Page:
Arapaima

A father’s love has no boundaries, well maybe one

Arapaimas are mouth brooders meaning that they keep eggs and small fry in their mouths. This helps keep predators from eating them, while also making sure the young are all in one place at a time.  The mother isn’t missing from this equation though. She’s protecting the male by continuously being by his side and circling around him and the young when predators are present.  Although this is a very odd way to house your young, many fish do it. For instance, several species of cichlid fish use this same parenting strategy.

Gaboon Viper

Fighting for Love

Sometimes things can’t be settled by looks, by food, or by dances. Sometimes it’s an all out battle for the female. When two gaboon viper males meet during mating season, they have to make sure that they are the only one in that area able to breed with females. So they get into a match of endurance.  They will stand as tall as they can and face each other, each one trying to push the other male down, squeezing him, and trying to tire him out. All in trying to prove to the other male with brute strength that he is the dominate one.

IMG_0107Giant River Otters

Big brother and big sister love

Those of us who have brothers and sisters all know how hard they can be on us from time to time. Although in the end, they still love us no matter what. If you take a look at the Giant River Otters and look closely at their groups out in the wild, you’ll realize they are mostly made up of the same family group. The mother and father will give birth to offspring that stay with the family group, even after maturity.  These older offspring stay on in the family for hunting, security, and most importantly to help raise the next set of kids.

 

Pyramid of Love: Aquarium

Join us this week as we take a closer look at the Pyramids of Love at Moody Gardens! Learn about the intricate relationships and courtships that take place in the animal kingdom throughout the week on our blog and look for our trivia questions on Facebook & Twitter for chance to win Aquarium and Rainforest tickets. Make sure to stop by February 14-16 for Valentine’s Day themed animal enrichment and presentations at the Aquarium and Rainforest Pyramids.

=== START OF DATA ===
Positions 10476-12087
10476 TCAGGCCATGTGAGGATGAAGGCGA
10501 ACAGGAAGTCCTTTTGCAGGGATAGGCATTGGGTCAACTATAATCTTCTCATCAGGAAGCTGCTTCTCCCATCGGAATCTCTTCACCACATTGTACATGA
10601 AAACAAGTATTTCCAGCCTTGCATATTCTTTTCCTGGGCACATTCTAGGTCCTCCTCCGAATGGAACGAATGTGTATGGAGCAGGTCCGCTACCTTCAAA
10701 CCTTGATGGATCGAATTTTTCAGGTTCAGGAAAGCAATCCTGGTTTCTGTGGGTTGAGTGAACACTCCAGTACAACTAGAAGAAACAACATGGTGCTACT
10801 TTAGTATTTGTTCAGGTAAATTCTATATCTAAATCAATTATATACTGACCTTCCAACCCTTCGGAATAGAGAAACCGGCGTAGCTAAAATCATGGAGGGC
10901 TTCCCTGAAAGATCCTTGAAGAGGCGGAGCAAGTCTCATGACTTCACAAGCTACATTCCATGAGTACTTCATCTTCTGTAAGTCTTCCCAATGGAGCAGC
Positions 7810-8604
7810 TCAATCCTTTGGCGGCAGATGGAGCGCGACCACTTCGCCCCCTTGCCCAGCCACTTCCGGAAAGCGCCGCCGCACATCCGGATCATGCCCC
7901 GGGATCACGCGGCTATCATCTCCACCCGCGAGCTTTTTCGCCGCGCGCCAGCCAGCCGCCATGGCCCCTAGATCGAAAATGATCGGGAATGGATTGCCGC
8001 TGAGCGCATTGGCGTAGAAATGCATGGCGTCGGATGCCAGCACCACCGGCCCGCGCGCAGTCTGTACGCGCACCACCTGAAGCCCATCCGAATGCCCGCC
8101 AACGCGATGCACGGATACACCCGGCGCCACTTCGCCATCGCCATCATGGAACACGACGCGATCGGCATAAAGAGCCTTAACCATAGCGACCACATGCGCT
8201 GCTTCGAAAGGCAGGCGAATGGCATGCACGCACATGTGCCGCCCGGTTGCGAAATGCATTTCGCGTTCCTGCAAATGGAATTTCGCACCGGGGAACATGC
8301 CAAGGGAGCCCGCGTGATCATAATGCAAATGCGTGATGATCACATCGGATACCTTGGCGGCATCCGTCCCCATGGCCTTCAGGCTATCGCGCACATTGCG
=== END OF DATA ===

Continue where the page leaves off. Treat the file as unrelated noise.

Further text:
Enjoy several keeper presentations inside the Aquarium Pyramid including South Pacific exhibit dives at 11:30 a.m. and 3 p.m. penguin feedings at 11 a.m. and 3 p.m. and seal feedings at 10:30 a.m. and 2 p.m., as part of the weekend extravaganza. 

Let’s take a closer look at the relationships among the beloved penguins, seals & sea lions of the Aquarium Pyramid:

PENGUIN LOVE:

King Penguin twoFun Facts :

  • All of Moody Gardens’ penguins have an annual breeding season.
  • Most penguin species are monogamous (one male breeds with one female during a mating season), but may not mate for life.
  • Both the male and female take turns incubating the egg(s), except for Emperor Penguins, in which only the male incubates it.
  • Incubating time varies from one month to 62 days.
  • All of our smaller species build nests out of rocks and usually lay 2 eggs.
  • King penguins carry their 1 egg on their feet.

IMG_2023Look for these penguin courtship behaviors:

  • Ecstatic Displays- vocalizations, head swinging, stretching head and neck upward with flippers held outstretched.
  • Bowing-  One or both of the penguins dips its head and points its bill at the    nest or at the other bird’s feet.

 

SEALED WITH A KISS:

PorterHarbor Seal Courtship:

  • Harbor seals usually return to the same breeding grounds every year.
  • Males and females exhibit pre-mating activity such as rolling, bubble-blowing, and mouthing each other’s necks.
  • During the mating season, male harbor seals exhibit underwater vocal displays.
  • After the pupping season, males initiate true mating behavior by chasing, neck- and flipper-biting, and embracing.
  • Females respond by growling, head-thrusting, and flipper-waving.

IMG_1246Sea Lion Courtship:

  • California sea lions tend to breed on the same section of beach year after year.
  • Successful mating has been observed in males as young as two years.
  • A male with an established territory breeds with an average of 16 females in one season.

 

 

 

 

 

 

 

Pyramids of Love: Rainforest (Part 1)